Article image
Article image
Article image
Article image
Article image
Article image
Article image
Article image

FIJI.

In thi following letter reference is made to some old Otago settlers, who have established themselves in Fiji, The prospects of cotton planters in these islands seem to be brightening. Messrs Devitt and Hett, of London, in a recent circular on Australian and Fiji Island Produce, quote ootton which had been shipped on Taviuni account at 27d to 30d, and add, " whioh prioes must be considered satis* factory in the view of the present un« . settled value of 'Fiji ootton in the Home market" : —

The residents of Vuna have been over their eyes in bustle of late. The gathering in and the drying out of the long staplescarcely afforded us time for evenafriendly nod to a passing neighbour. The process of cotton drying here is so tedious and so trying to the temper that the planter whilst superintending this very pleasant work is hardly one remove from the maniac breed. You have heard a uiaster of a ship roaring , at an unfortunate' crew when trimming his vessel for a sudden squall, but such a scene is positively mild compared with what you witness at the "vatas" on the approach of rain. I would just as soon ask the aforesaid ahip-master for a cigar light as go near your planter while so enyaged. Don't you ask me then why I have not wasted more ink of late. Look out, I tell you—" my back's up "—l'm, drying cotton. lam glad to be able to inform you that the recent picking on Vuna, or more properly speaking Taviuni, has been satisfactory. Already we have shipped two hundred and fifteen bales, and there are about fifty bales more for the next vessel that calls in — Selia Levu is included in the above figures — and although a district not generally known, it is really a very flourishing and picturesque part of South Taviuni. A brief description of this place may not be uninteresting to your readers. By borrowing a hdrse at the Point, affixing a saddle to his back, and yourself to the saddle, you can easily reach Selia Levu in an hour and a-half. Long before reaching the place the roar of the reef is heard, giving one the idea that he is close to the shore. It is not so, however, for these noisy waters can make themselves heard at a distance of four miles inland. Emerging from the bush into the open, one of the • finest sights in Fiji stretches before you, Cotton everywhere, and the striking features of the crop are the distance at which the trees are planted, and the unerring straightness of the rows. Weeds receive no quarter from the planters of Selia Levu, who seem to vie with each other in keeping their homesteads clean. The first plantation is that of Messrs Borron and Hunter, and is the largest on the place, well laid out, and remarkably clean. Messrs Maitland and Richardson's comes next. This is the prettiest plantation I have seen in Fiji. Messrs Maitland arid Elphinstone come next in order with a plantation which does them credit. The crop is niostlyjyoung cotton, which is being well looked after. Mr Dickson follows .next, but although a very picturesque spot, the want of labour is very glaring at a glance. Mr Jones's plantation i 3 beyond Mr Dickson' s, and I "believe a very nice place. Mr Waters has a small but good plantation here also ; the proprietor persists in calling it Eden, but whether it is named after young Chuzzlewit's " Eden," or the old original, I am unable to say. This planter is death on weeds. On the whole, I think Selia Levu may, claim to be the best managed district in South Taviuni. It is not an exaggeration to state that the island of Taviuni will export four hundred bales of cotton for last season's picking.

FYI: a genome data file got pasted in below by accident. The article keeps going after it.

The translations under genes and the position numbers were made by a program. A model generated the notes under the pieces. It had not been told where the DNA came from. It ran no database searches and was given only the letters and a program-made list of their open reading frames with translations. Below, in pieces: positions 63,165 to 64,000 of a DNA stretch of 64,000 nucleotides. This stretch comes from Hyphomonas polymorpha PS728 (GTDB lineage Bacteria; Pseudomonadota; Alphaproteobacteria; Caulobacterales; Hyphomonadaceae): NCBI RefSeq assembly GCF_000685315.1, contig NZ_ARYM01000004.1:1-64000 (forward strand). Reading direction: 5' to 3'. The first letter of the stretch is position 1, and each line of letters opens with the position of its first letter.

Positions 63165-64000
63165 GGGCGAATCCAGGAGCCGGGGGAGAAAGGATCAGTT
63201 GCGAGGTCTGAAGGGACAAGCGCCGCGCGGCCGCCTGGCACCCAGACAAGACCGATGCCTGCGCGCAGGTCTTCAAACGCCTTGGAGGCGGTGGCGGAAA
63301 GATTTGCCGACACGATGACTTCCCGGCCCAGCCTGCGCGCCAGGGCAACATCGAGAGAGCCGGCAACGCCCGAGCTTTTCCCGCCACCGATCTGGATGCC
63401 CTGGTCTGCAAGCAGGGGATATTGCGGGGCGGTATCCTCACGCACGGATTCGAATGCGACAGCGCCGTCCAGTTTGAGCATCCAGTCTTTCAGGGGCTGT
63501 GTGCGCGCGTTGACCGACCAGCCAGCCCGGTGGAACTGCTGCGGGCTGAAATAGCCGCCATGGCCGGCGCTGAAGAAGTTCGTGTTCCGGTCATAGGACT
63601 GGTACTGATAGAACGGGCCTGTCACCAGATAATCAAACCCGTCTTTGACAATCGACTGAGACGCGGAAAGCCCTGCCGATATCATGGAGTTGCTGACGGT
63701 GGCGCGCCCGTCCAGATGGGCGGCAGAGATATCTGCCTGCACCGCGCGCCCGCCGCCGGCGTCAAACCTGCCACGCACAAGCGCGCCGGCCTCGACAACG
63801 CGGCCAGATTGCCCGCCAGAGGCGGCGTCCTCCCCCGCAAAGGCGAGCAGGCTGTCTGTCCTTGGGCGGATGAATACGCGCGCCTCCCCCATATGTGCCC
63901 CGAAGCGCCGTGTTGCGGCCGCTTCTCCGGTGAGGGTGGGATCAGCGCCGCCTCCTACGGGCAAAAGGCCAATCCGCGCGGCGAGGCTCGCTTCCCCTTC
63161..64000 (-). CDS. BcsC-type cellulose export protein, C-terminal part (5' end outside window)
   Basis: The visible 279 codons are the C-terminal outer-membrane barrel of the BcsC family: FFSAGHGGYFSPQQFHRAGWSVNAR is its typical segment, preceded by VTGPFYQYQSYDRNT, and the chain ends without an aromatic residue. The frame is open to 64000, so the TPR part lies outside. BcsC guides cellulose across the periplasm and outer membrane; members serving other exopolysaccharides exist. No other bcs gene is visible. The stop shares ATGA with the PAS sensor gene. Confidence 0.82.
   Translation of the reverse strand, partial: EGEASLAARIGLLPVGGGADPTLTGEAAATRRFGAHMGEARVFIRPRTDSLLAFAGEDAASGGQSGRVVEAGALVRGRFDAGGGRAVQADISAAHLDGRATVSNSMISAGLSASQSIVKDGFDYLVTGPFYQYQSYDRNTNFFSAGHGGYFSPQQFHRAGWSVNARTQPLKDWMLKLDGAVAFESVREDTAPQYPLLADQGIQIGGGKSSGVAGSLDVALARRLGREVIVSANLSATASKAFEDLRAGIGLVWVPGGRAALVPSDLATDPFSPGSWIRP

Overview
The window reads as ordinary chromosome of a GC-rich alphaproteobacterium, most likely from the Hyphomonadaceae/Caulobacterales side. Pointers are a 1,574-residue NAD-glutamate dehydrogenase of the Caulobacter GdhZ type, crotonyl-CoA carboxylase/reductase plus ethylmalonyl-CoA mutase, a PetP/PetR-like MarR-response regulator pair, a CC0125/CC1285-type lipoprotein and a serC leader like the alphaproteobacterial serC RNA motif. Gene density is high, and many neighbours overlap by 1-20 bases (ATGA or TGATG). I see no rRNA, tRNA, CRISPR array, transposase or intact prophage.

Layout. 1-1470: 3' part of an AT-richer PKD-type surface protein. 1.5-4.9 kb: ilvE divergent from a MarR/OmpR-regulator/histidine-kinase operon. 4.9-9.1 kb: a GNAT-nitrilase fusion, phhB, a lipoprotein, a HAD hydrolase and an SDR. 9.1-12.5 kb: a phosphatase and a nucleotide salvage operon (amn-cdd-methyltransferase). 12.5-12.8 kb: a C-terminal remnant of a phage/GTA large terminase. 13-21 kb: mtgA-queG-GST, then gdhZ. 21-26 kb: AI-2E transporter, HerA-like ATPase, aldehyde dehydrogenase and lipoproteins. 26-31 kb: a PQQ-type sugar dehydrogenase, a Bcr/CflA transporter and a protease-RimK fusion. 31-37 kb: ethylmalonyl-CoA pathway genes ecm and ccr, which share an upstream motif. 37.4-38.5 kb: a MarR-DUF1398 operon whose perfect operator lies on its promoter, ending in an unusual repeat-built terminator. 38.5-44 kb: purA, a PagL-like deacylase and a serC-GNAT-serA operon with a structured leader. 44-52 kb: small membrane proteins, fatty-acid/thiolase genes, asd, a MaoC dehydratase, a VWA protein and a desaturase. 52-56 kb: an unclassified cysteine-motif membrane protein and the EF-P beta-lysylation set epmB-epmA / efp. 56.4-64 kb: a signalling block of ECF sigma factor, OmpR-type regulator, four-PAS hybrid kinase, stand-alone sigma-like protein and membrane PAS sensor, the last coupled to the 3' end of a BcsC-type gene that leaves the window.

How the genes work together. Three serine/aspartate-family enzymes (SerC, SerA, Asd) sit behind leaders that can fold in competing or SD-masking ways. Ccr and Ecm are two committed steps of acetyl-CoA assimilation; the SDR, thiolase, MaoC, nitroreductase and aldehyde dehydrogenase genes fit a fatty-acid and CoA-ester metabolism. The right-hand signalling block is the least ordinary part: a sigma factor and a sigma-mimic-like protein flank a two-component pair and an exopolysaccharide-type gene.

A writar ia the Melbourne Leader on a recent date says :— "lt, is not, I believe generally, known that the Government of Sweden and "Norway have thought it worth their while to send a special Commissioner to our shores,- with the view of ascertaining what market can be found here for Scandinavian produce; and what openings there are for Swedes and Norwegians who may be desirous jof emigrating. Although, the population of these countries is small compared with their area, the number of persons who leave annually for America is very large, in 1869 it amounted to 39,064 persons, and it is not at all impossible that the result of the enquiries now being made by Mr Christophersonjmay result in Melbourne being substituted; for New York, as the Eldorado of the Uofse,mau,"

This article text was automatically generated and may include errors. View the full page to see article in its original form.
Permanent link to this item

https://paperspast.natlib.govt.nz/newspapers/OW18720720.2.22

Bibliographic details

Otago Witness, Otago Witness, Issue 1077, 20 July 1872

Word Count
774

FIJI. Otago Witness, Issue 1077, 20 July 1872

Working